WASHINGTON - US President Donald Trump will unveil his second budget on Monday, seeking to make good on his promise to bolster military spending and requesting funds for infrastructure, construction of a wall along the border with Mexico and opioid treatment programs.
The budget plan, viewed largely as suggestions by Congress, which has the constitutional authority to decide spending levels, will likely draw criticism from conservatives who worry that Republicans are embracing deficit spending.
The proposal will include $200 billion for infrastructure spending and more than $23 billion for border security and immigration enforcement, Mick Mulvaney, who heads the administration's budget office, said in a statement on Sunday night.
It will also provide "for a robust and rebuilt national defense," he said.
But the statement added that the proposal would recommend cuts that would lower the deficit by $3 trillion over 10 years.
"The budget does bend the trajectory down," Mulvaney told the "Fox News Sunday" program. "It does move us back toward balance. It does get us away from trillion-dollar deficits."
The budget request will be delivered to Congress only days after Trump signed off on a bipartisan spending agreement hammered out by lawmakers that will increase domestic spending by $300 billion over two years - including $165 billion in military spending and $131 billion in nonmilitary domestic spending.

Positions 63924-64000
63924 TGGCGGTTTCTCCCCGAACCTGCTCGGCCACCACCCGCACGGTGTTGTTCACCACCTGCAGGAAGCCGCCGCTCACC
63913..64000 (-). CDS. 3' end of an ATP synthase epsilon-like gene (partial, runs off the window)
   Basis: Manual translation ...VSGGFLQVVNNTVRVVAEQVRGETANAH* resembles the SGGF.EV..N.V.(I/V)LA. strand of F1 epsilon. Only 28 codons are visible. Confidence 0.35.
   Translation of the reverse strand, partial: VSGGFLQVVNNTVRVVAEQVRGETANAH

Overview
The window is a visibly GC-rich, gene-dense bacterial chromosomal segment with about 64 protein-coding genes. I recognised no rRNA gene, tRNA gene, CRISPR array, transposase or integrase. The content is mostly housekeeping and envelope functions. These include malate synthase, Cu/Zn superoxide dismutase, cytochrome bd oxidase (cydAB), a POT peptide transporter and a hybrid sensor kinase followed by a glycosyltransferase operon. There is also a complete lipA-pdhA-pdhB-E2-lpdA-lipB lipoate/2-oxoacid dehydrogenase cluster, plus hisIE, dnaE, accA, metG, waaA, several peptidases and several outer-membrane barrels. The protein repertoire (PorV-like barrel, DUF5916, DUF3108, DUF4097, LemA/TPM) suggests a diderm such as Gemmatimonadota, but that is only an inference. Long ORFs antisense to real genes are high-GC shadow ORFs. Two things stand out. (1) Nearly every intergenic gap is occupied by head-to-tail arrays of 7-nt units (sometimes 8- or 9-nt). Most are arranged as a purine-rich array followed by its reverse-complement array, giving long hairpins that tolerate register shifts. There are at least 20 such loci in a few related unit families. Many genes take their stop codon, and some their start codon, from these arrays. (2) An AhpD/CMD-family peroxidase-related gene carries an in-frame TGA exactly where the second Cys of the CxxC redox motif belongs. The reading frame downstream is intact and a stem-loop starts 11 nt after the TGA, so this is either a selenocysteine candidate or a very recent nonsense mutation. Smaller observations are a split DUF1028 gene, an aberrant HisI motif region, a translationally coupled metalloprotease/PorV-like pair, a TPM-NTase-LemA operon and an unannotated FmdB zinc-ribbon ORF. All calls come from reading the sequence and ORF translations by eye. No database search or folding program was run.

Trump's budget will include a number of economic forecasts and is expected to rely on estimates that the economy will keep growing at a rapid pace for the foreseeable future.
Such forecasts could obscure the level of deficit spending, said Robert Greenstein, president of the progressive Center for Budget Policy and Priorities. "It'll essentially be another budget gimmick, alongside rosy economic assumptions, to make the deficit smaller than it will actually be," Greenstein said.
However, Jay Timmons, president of the National Association of Manufacturers, saluted Trump "for providing the leadership we have desperately needed to reclaim our rightful place as global leader on true 21st-century infrastructure."
"When ports are clogged, trucks are delayed, power is down, water is shut off, or the internet has a lapse, modern manufacturers' ability to compete is threatened and jobs are put at risk," said Timmons. "There is no excuse for inaction, and manufacturers are committed to ensuring that America seizes this opportunity."
Reuters - Ap
(China Daily 02/13/2018 page12)